With the roar of motorcycles engines, an ecstatic crowd and all the colors of the rainbow splashed as far as the eye could see, Pride made its grand return to the city of San Francisco. But it wasn’t all about celebration.
Despite trans flag-draped youth holding hands, and hats and shoes decked out to the nines, the energy at Sunday’s Pride parade was split between pent-up jubilance and determined activism. In many ways, this year’s event shared more in common with the first Pride march than most.
On Friday, the U.S. Supreme Court overturned Roe v. Wade, eliminating constitutional guarantees to an abortion. Due to trigger laws — laws passed by state legislators pending the Supreme Court ruling — several states immediately banned, or will soon ban, nearly all abortive procedures.
The iconic annual parade, canceled twice due to the coronavirus pandemic, was flush with spirit as both revelers and demonstrators, all clad in bright colors, marched down Market Street with a sense of purpose.
Pro-choice demonstrators yelled out:
“Our body, our choice!”
Deb Letner, a Dykes on Bikes participant from Castro Valley, told SFBay that she cried when she heard that Roe v. Wade had been overturned.
Letner explains her feelings:
“I am not someone who believes in forced birthing. So it doesn’t matter if you are against the idea of abortion or not, you should be against forcing a woman to give birth to a child when’s she does not want to and that’s pretty much where I stand: It’s her decision, period.”
In Dobbs v. Jackson Women’s Health Organization, the Court majority (5-4) argued that Roe v. Wade cannot be reliant on the Due Process Clause of the 14th Amendment.
Justice Clarence Thomas, a conservative appointed by former President George H. W. Bush, suggested in a concurring opinion that other cases built on the same privacy clause should be reexamined, which would include cases that legalized same-sex marriage and contraception access.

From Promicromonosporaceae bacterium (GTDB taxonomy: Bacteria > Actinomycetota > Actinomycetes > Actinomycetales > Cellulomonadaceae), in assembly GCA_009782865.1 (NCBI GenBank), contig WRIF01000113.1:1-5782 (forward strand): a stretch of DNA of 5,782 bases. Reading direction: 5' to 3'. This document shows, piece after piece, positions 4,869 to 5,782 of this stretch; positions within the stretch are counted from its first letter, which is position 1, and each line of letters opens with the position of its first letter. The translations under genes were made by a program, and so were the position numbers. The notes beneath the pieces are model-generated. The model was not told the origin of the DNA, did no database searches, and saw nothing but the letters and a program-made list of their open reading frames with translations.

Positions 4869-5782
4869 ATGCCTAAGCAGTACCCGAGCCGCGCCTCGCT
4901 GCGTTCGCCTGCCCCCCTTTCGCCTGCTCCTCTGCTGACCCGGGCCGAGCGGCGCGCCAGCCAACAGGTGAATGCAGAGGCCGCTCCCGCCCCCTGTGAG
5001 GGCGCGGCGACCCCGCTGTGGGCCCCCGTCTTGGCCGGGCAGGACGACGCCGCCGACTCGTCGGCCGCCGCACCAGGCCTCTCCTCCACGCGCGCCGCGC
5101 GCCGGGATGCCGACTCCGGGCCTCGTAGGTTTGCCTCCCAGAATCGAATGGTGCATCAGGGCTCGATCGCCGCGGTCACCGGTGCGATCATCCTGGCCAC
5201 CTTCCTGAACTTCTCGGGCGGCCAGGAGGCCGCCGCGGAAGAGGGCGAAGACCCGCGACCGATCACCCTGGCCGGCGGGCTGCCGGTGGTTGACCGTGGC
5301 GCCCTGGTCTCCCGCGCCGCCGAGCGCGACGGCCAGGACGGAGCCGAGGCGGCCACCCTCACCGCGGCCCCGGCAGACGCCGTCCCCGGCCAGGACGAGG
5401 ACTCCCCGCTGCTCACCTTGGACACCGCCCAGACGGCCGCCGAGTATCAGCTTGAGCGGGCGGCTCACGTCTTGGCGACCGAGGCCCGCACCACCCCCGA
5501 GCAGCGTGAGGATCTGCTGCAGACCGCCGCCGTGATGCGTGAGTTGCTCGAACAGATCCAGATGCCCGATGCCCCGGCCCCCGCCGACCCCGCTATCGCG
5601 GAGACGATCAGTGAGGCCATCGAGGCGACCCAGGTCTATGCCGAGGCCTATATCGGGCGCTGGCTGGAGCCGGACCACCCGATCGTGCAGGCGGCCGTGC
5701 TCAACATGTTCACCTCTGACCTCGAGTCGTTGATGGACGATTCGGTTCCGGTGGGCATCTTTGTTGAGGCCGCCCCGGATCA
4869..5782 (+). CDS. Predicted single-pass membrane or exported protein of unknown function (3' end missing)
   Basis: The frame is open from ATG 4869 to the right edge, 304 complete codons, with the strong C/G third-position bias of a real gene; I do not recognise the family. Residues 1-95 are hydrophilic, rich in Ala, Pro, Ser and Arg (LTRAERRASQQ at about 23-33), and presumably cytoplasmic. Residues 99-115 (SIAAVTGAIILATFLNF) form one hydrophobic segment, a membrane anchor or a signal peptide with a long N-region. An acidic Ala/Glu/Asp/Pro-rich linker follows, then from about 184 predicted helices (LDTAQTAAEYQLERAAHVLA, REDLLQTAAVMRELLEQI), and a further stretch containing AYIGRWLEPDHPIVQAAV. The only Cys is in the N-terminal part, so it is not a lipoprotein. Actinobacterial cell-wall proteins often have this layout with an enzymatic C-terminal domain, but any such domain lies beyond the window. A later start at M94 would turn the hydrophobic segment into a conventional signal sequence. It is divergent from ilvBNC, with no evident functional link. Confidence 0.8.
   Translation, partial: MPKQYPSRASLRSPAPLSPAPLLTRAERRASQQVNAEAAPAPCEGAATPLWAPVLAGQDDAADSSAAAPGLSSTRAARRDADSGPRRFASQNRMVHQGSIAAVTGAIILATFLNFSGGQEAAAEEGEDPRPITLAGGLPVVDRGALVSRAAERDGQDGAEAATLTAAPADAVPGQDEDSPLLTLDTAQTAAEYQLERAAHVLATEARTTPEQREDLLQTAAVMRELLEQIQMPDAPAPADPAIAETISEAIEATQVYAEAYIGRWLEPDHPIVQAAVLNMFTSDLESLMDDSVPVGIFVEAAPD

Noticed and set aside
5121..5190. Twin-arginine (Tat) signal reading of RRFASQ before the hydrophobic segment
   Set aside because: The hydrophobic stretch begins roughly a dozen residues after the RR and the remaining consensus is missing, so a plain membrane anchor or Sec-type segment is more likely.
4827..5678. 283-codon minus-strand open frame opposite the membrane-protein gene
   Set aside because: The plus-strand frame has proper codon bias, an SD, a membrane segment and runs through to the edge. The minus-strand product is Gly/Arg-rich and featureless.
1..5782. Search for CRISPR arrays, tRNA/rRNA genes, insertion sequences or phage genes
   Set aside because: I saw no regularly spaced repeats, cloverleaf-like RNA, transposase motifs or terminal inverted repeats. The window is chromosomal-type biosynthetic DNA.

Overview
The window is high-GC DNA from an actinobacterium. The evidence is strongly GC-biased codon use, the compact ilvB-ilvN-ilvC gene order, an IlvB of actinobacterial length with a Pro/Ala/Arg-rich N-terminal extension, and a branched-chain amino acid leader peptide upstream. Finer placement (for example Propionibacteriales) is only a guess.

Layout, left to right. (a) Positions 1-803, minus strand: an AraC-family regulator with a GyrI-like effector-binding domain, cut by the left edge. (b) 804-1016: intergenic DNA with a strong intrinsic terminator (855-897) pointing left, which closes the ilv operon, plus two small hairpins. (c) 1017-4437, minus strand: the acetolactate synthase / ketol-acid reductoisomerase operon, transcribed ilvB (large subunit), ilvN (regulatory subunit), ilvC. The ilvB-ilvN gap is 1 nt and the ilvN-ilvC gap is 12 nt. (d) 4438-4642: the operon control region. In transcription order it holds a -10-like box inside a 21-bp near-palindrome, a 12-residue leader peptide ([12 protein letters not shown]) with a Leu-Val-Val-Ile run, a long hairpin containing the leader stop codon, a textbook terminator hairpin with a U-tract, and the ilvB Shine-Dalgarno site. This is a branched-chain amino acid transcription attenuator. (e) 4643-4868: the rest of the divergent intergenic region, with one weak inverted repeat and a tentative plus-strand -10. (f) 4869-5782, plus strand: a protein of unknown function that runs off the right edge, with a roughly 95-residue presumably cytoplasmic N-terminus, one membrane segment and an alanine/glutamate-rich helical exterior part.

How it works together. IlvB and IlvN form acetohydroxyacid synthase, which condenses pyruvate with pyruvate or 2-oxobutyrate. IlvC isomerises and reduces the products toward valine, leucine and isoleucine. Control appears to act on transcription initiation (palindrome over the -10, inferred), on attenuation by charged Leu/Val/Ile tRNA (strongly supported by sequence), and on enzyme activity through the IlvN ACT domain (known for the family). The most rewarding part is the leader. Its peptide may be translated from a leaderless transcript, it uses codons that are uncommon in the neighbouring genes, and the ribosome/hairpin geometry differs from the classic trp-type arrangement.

“The resolution of this case is thus straightforward. Because the Due Process Clause does not secure any substantive rights, it does not secure a right to abortion…We should reconsider all of this Court’s substantive due process precedents, including Griswold, Lawrence, and Obergefell.”
Griswold v. Connecticut guarantees married couples’ rights to obtain contraception; Lawrence v. Texas legalized gay sexual activity; and Obergefell v. Hodges established marriage equality. In his opinion, Thomas asks whether the Court should redefine jurisprudence regarding the Due Process Clause, which very well could lead to cases overturning precedent protections.
Standing by her motorcycle, Letner explained why she was still drawn to celebrate Pride in the wake of the Supreme Court blow.
Letner told SFBay:
“I’m very excited for Pride. This is my 10-year anniversary with my motorcycle — I rode the Pride the year I bought her. I thought you know we’ve gone two years without celebrating Pride in San Francisco and what a great way to have my 10-year anniversary is to get in the bike again and ride with the Dykes on Bikes at the beginning of the parade – which is really is a great feeling when you ride down the street and everybody is just all smiles and waves.”